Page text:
DXE sell a nominal 300Ω ladder line, DX Engineering 300-ohm Ladder Line DXE-LL300-1C, and to their credit they give measured matched line loss (MLL) figures.
This article revises Loss of ladder line: copper vs CCS (DXE-LL300-1C) for revised published datasheet MLL figures with internal PDF date of 25/07/2018.
Let’s start by assuming that the new offered data is credible, let’s take it at face value.
The line is described as 19 strand #18 (1mm) CCS and the line has velocity factor (vf) 0.88 and Zo of 272Ω.
Let us calculate using TWLLC the loss at 2MHz of a similar line but using pure solid copper conductor with same conductor diameter, vf and Zo. We will assume dielectric loss is negligible at 2MHz
|Twist rate||0 t/m|
|Length||83.18 °, 0.231 λ, 30.4800 m, 1.155e+5 ps|
|Line Loss (matched)||0.121 dB|
Spacing has been adjusted to obtain Zo.
At 2MHz MLL of a copper line is 0.121dB for 30.48m (100′) as against 0.32dB measured for the stranded CCS line.
At 50MHz MLL of a copper line is 0.641dB for 30.48m (100′) as against 0.89dB measured for the stranded CCS line.
If the measurement data was valid and correct, the difference would almost certainly attributable to CCS and stranding. The copper cladding on the very thin strands is way less than skin depth at lower frequencies, effective RF resistance is higher than that of a solid copper conductor.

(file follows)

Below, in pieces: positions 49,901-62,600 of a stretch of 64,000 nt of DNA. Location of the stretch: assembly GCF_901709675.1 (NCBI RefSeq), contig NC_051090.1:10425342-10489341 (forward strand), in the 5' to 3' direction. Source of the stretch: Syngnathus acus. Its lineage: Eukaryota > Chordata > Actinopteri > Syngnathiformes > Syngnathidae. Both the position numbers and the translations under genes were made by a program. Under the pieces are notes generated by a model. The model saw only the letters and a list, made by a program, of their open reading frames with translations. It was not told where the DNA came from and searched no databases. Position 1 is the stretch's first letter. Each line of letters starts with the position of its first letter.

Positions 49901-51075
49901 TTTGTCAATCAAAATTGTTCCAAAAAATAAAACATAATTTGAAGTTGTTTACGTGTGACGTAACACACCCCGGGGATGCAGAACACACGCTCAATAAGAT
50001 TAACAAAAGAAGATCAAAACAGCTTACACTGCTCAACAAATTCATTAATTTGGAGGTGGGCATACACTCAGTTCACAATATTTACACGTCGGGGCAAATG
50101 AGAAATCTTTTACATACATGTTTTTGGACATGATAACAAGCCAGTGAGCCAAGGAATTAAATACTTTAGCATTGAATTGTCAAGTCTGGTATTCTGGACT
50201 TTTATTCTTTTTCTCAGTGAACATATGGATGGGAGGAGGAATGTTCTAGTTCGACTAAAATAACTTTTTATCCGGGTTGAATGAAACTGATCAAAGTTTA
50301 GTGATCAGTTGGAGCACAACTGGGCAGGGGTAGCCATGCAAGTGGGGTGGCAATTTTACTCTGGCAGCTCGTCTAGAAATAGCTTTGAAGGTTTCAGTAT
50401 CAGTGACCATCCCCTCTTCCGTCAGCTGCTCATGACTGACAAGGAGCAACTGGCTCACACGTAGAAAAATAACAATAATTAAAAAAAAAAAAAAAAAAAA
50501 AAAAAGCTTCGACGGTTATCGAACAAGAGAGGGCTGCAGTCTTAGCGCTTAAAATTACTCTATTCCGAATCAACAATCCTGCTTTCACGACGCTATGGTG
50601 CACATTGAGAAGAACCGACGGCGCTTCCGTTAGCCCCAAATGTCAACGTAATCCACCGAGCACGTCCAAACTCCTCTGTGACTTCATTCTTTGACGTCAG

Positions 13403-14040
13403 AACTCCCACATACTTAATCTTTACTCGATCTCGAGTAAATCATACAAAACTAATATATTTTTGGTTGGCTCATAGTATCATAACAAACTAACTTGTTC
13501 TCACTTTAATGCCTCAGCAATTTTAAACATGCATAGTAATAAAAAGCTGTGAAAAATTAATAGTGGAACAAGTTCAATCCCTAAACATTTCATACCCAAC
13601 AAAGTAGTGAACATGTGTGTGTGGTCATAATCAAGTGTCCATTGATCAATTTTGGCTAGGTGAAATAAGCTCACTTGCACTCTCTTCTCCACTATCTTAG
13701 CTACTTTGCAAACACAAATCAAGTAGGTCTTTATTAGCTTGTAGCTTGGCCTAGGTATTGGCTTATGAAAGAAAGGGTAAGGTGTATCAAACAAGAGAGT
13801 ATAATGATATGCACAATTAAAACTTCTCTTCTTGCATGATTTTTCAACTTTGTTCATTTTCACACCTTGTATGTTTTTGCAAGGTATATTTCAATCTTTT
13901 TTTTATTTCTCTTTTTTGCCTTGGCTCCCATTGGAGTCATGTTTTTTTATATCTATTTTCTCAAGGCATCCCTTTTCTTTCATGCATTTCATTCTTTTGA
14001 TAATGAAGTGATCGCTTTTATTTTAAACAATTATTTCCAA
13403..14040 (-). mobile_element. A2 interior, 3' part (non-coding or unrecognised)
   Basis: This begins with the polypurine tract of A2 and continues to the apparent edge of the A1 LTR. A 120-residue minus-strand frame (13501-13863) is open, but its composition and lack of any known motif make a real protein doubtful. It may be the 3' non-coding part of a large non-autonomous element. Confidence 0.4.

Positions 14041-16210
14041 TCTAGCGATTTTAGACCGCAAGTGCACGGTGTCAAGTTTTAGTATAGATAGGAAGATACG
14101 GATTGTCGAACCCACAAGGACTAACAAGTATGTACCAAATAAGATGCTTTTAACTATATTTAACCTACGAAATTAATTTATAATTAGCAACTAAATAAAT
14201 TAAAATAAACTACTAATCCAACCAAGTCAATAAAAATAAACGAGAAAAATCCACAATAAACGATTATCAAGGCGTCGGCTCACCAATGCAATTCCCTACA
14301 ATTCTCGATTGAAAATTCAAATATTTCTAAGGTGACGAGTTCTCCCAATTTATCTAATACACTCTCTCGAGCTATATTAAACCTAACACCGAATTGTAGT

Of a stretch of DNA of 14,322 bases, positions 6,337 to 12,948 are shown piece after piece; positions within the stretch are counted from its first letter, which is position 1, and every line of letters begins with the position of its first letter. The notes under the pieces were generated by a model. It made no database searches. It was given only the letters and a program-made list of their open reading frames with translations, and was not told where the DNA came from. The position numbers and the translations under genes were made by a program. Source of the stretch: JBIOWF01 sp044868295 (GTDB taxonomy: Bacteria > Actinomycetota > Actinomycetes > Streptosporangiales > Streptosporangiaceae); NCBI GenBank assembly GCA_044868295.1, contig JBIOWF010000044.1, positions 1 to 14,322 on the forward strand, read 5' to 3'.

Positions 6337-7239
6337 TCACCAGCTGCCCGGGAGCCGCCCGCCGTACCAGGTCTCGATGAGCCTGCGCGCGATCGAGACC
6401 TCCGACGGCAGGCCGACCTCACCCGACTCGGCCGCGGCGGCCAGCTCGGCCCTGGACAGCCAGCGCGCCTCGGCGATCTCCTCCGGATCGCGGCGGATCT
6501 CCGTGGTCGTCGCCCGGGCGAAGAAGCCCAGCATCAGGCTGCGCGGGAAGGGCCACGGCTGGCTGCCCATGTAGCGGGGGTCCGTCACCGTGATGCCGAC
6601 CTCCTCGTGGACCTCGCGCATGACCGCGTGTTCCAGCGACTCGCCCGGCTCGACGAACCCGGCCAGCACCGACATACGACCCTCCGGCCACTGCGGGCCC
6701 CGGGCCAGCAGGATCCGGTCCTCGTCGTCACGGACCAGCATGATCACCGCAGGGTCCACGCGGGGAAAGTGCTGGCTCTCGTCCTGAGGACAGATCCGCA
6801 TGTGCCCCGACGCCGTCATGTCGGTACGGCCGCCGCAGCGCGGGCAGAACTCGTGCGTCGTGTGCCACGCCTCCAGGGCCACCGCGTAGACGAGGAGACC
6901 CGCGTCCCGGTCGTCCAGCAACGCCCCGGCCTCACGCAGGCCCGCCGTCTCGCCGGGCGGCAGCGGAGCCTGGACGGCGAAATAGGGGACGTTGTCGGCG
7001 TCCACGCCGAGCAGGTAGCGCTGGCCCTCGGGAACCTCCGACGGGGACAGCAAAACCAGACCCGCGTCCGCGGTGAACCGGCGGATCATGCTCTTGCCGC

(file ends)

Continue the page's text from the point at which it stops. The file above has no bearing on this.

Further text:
You might regard that the difference is tenths of a dB and insignificant, but this line is almost always used at high VSWR and the difference between the two lines is likely to be significant.
But is the measured data credible?
If we take the measured data and fit a model that matched line loss is per unit length of line (m) is:\(MLL=(k_1 \sqrt f + k_2 f)l\)
|Where||Loss =||loss per unit length|
Such a model is usually a good fit for practical transmission lines where skin effect is well developed, and dielectric loss is proportional to frequency. A solution for k1 and k2 for least squares error has been found for the DXE published data.
Above is a plot of the measured data and the model.
The measured data curve exhibits some form of oscillation about some possibly smoother curve. The oscillation is unexpected and ought prompt review of the measurement setup to see that there is not some other effect being captured, eg unbalanced drive exciting common mode resonances.
Nevertheless, it we treat the data as correct, the issue that arises is that the value for k2 is significantly negative, and we ought to expect it is positive and smaller than k2 at these frequencies.
We might expect and excuse some obvious departure from the model at frequencies below 5MHz due to the copper clad steel conductors.
So, the extent of oscillation and higher frequencies and poor fit to the model raises some questions about the validity of the measurement data.